Lava Dome Collapses : Their Mechanisms and Short-Term Forecasting
Calder, Eliza Principal Investigator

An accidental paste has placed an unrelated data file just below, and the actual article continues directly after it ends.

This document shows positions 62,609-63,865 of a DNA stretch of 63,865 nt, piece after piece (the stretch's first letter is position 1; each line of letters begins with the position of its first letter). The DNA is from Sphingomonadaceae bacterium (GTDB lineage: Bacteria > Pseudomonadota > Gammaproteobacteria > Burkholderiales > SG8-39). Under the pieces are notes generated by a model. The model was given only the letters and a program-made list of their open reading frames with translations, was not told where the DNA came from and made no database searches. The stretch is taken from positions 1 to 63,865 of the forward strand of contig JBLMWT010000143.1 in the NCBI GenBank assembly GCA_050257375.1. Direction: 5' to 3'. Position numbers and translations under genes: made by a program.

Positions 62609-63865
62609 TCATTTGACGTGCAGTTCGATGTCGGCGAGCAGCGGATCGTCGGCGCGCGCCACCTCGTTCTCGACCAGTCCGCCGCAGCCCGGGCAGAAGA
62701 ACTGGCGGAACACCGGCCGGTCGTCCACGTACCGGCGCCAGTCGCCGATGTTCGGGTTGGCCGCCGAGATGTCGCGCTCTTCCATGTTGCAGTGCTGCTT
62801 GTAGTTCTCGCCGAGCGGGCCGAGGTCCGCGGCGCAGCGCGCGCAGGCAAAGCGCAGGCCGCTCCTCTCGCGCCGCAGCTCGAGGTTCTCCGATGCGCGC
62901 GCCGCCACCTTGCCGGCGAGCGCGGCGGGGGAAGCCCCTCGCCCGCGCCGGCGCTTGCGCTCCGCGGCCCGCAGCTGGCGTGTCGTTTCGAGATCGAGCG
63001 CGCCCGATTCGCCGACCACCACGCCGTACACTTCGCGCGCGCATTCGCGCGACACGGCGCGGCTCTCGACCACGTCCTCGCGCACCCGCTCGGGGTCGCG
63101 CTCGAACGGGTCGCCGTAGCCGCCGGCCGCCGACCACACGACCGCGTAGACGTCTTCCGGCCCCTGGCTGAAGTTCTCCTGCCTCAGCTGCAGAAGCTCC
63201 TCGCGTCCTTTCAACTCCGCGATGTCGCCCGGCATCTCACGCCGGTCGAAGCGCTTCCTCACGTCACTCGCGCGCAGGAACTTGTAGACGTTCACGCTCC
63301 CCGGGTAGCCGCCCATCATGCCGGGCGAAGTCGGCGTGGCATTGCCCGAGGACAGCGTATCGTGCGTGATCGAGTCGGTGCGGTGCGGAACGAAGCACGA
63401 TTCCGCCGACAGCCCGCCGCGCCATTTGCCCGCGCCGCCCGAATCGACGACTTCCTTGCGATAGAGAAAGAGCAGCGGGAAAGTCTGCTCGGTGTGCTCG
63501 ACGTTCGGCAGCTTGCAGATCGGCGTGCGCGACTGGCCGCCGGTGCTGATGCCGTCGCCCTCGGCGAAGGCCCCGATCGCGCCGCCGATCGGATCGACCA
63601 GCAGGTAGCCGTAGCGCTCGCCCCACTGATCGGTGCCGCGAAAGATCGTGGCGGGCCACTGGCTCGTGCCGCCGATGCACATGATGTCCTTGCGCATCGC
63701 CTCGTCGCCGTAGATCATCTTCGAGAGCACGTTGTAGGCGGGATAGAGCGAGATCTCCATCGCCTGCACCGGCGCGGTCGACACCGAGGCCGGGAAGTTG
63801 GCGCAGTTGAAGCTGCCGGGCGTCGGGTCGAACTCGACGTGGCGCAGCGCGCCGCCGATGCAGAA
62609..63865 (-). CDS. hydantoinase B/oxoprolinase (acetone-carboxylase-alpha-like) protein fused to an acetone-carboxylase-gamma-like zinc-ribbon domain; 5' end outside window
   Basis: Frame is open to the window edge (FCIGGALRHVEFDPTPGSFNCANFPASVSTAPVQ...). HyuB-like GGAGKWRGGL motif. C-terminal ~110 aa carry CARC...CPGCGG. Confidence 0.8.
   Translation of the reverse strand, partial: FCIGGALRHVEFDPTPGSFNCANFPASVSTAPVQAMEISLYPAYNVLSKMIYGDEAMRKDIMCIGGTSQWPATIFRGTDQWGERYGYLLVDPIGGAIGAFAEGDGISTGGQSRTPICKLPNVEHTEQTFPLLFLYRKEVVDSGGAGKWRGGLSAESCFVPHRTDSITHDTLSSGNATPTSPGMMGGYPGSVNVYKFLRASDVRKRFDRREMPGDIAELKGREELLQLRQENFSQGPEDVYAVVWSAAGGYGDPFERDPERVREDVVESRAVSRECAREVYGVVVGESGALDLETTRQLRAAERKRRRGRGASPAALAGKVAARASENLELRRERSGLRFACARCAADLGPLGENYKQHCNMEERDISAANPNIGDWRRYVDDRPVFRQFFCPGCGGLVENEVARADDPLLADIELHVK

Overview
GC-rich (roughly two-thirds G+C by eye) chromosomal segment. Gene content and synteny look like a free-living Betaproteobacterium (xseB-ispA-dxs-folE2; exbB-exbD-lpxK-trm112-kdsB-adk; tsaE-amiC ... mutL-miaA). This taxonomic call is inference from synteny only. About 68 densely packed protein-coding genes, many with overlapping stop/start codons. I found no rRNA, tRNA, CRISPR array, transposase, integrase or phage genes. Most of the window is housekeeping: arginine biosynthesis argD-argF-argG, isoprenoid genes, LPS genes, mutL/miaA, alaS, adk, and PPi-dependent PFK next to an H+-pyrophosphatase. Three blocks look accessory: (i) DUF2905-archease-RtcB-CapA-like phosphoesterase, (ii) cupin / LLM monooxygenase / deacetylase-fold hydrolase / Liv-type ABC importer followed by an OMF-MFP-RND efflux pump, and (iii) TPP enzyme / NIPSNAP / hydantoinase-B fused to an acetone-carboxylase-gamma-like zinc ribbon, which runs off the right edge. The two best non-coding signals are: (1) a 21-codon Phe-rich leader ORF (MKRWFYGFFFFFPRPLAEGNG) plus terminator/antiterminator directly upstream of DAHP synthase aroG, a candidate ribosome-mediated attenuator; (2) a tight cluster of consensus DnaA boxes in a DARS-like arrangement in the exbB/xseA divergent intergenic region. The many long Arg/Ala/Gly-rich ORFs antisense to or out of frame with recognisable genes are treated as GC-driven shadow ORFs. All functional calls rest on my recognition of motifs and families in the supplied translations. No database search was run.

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Lava domes are piles of viscous magma that, in essence, form bulbous plugs on top of volcanic vents. They grow slowly as partially solidified magma is squeezed up the volcanic conduit, and they can host high internal pressures as gases exsolving from the magma try to escape. Lava dome eruptions are notorious for they often suddenly transformation from being benignly effusive to violently explosive. Sudden removal of these plugs, either by vertically-driven explosions, caused once the internal gas pressure exceeds the tensile strength of rock, or sudden collapse and spontaneous disintegration as the piles grow and become unstable, can have devastating consequences. These collapse events spawn one of the major hazard in volcanology; devastating pyroclastic density currents, which move down the flanks of the volcano at speeds of up to 60 m/s. This project concerns the improved understanding and forecasting of lava dome collapses and has immediate and practical applications pertaining to the management of several on-going volcanic crisis. The work will be based on the Soufrière Hills volcano (SHV) eruption, Montserrat, combined with preliminary comparative studies from two other active lava dome eruptions, Mount St Helens, USA, and Santiaguito, Guatemala. Such eruptions occur with relative frequency, are potentially extremely destructive and can continue for years-to decades. The real merits therefore, will be reaped when relationships unearthed during this study are usefully and successfully applied to dome forming eruptions elsewhere. The fundamental objective of this work is to stringently quantify aspects of activity associated with lava dome failure and collapse including information on the timing and location of rockfalls and pyroclastic flows, as well as the nature of other precursory activity. The project will address three issues that require further attention: differentiating failure modes; identifying structural controls; and treating collapses as part of a continuous process of mass wasting rather than discrete independent events. By investigating along these themes, this work will validate existing models and constrain a number of current limitations. The results of this work will provide the basis from which statistically-driven models can be developed, in order to construct a short-term forecasting model of mass wasting at lava domes. The novelty and impact of this study hinges on: Innovative techniques for comparing disparate data sets of monitoring data, and the generation of an important record of dome activity that will be useful to the volcanological community; Understanding continuous growth and wasting processes allowing assessments to be made about physical mechanisms but also providing a basis for testing statistical models (the quality of which is enhanced by collection of large data sets); The fusion of data from digital elevation models, thermal images, and gas plume maps, developing a truly integrative approach to understanding dome instability.